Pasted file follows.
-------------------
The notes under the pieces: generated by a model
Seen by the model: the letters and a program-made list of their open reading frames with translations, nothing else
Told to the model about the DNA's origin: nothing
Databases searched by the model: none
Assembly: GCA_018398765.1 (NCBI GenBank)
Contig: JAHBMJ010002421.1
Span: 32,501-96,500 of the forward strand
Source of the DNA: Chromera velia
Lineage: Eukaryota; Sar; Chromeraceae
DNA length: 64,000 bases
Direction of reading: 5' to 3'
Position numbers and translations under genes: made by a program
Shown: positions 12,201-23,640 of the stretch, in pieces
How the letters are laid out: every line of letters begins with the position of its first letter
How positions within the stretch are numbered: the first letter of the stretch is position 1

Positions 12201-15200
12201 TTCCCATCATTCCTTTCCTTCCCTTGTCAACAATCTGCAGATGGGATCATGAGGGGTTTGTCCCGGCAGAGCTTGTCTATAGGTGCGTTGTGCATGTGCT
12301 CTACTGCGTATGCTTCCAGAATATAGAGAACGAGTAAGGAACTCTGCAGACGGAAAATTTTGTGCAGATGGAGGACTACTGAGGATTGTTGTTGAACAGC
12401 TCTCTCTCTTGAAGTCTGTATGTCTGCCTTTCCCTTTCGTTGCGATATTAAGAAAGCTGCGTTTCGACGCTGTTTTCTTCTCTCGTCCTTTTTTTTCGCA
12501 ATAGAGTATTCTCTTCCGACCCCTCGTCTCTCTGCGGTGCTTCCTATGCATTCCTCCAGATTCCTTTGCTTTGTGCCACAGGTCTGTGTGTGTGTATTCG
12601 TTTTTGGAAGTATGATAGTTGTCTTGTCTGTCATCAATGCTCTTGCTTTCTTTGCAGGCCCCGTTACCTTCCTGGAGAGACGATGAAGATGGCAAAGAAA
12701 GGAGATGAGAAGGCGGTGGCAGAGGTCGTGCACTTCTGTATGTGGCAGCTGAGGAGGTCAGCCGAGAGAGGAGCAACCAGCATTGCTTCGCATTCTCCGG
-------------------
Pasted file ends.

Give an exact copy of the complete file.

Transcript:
The notes under the pieces: generated by a model
Seen by the model: the letters and a program-made list of their open reading frames with translations, nothing else
Told to the model about the DNA's origin: nothing
Databases searched by the model: none
Assembly: GCA_018398765.1 (NCBI GenBank)
Contig: JAHBMJ010002421.1
Span: 32,501-96,500 of the forward strand
Source of the DNA: Chromera velia
Lineage: Eukaryota; Sar; Chromeraceae
DNA length: 64,000 bases
Direction of reading: 5' to 3'
Position numbers and translations under genes: made by a program
Shown: positions 12,201-23,640 of the stretch, in pieces
How the letters are laid out: every line of letters begins with the position of its first letter
How positions within the stretch are numbered: the first letter of the stretch is position 1

Positions 12201-15200
12201 TTCCCATCATTCCTTTCCTTCCCTTGTCAACAATCTGCAGATGGGATCATGAGGGGTTTGTCCCGGCAGAGCTTGTCTATAGGTGCGTTGTGCATGTGCT
12301 CTACTGCGTATGCTTCCAGAATATAGAGAACGAGTAAGGAACTCTGCAGACGGAAAATTTTGTGCAGATGGAGGACTACTGAGGATTGTTGTTGAACAGC
12401 TCTCTCTCTTGAAGTCTGTATGTCTGCCTTTCCCTTTCGTTGCGATATTAAGAAAGCTGCGTTTCGACGCTGTTTTCTTCTCTCGTCCTTTTTTTTCGCA
12501 ATAGAGTATTCTCTTCCGACCCCTCGTCTCTCTGCGGTGCTTCCTATGCATTCCTCCAGATTCCTTTGCTTTGTGCCACAGGTCTGTGTGTGTGTATTCG
12601 TTTTTGGAAGTATGATAGTTGTCTTGTCTGTCATCAATGCTCTTGCTTTCTTTGCAGGCCCCGTTACCTTCCTGGAGAGACGATGAAGATGGCAAAGAAA
12701 GGAGATGAGAAGGCGGTGGCAGAGGTCGTGCACTTCTGTATGTGGCAGCTGAGGAGGTCAGCCGAGAGAGGAGCAACCAGCATTGCTTCGCATTCTCCGG